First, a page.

“Viagogo were very unhelpful,” Frances said. “They were adamant that the tickets were valid. They kept messaging me saying they couldn’t give me my money back.” In the end, she dealt directly with her bank instead, who “were amazing and got me a refund” Unable to buy six replacement tickets from another outlet, she missed the show.
Just like many other affected ticket-buyers we spoke to, Frances admits she instinctively trusted Viagogo due to their high ranking on Google. Search for tickets for virtually any artist, and the other top four secondary ticket resellers appears in the top tier of results. All companies clearly optimise their websites to perform well with search engine algorithms.
“They were at the top repeatedly,” Frances explains. “We presume in the UK that we can trust such sites.”
What happens next?
The Advertising Standards Authority referred Viagogo to National Trading Standards in May this year, and a Competitions & Markets Authority enforcement investigation is ongoing. For now, though, secondary ticketing websites continue to do business, and they’re all adamant that they’re abiding by the law.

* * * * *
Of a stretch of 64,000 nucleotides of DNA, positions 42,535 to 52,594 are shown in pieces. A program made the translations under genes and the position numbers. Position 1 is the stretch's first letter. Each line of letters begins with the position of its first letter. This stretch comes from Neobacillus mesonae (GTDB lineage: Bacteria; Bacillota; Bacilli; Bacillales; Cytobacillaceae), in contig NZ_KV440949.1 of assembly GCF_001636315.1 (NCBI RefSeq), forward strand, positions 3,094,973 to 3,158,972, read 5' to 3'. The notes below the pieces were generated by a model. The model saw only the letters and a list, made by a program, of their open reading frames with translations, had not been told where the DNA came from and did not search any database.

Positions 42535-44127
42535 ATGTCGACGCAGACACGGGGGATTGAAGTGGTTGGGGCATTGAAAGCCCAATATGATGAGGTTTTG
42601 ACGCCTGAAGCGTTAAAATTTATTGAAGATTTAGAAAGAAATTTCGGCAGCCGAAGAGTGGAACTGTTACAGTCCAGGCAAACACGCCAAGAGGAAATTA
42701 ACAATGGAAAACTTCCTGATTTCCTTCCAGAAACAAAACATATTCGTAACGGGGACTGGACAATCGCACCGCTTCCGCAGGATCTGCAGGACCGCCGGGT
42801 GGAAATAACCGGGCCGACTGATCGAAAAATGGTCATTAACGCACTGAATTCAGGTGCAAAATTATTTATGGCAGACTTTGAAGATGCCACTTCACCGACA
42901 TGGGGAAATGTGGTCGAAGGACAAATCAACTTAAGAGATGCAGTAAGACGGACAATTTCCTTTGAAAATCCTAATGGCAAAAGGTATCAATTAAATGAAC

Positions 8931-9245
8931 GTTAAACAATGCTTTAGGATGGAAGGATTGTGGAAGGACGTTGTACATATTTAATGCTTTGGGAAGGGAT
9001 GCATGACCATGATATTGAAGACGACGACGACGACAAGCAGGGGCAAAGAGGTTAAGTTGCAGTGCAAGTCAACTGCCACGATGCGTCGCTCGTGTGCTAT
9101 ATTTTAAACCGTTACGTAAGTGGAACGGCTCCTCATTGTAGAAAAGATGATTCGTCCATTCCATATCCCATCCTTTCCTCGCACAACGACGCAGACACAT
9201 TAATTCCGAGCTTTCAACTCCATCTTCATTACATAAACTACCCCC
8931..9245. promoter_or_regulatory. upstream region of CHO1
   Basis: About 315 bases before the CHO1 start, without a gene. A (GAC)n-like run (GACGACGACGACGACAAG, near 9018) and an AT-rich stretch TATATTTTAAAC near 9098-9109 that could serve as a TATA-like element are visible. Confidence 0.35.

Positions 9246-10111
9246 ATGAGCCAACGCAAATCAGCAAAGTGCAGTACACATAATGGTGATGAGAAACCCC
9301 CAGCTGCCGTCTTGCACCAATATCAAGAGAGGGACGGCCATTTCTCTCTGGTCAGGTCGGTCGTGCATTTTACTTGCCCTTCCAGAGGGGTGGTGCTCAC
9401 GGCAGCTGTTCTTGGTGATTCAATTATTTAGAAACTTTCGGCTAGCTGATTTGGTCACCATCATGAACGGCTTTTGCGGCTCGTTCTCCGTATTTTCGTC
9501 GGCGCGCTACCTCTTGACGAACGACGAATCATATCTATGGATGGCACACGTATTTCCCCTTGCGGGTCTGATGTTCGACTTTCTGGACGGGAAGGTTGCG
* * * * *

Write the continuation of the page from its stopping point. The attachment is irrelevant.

So, what can you do to avoid being caught out by additional fees and high resale prices? According to the FanFair Alliance, an organisation set up to make ticketing fairer and more transparent, you can take several steps to ensure you’re not caught out. They’ve produced an entire handbook of tips when it comes to beating the touts.
First of all, it pays to get organised when gig tickets go on sale through primary outlets at face value; it’s also worth checking for early presales to make sure you have the best chance of bagging one through an official outlet. And if you miss out, don’t panic or be tempted by secondary ticketing sites selling for profit. Many artists announce extra dates when demand for their shows is high, and as FanFair point out “many authorised ticket sellers offer face value ticket resale, ‘waiting list’ or ‘reallocation’ facilities”. It’s worth looking out for those too, and playing the waiting game.
If you’ve been caught out by a secondary ticketing site, it can be possible to get a refund, and according to FanFair, “to date, more than £240,000 has been successfully refunded to individuals in the form of chargebacks from their bank or credit card company.” The key, they say is sheer perseverance and the organisation has put together a guide to obtaining a refund with the help of Victims of Viagogo founder Claire Turnham.
Above all, the best course of action that music fans can take is this: resist ticket touts, as tempting as they might seem.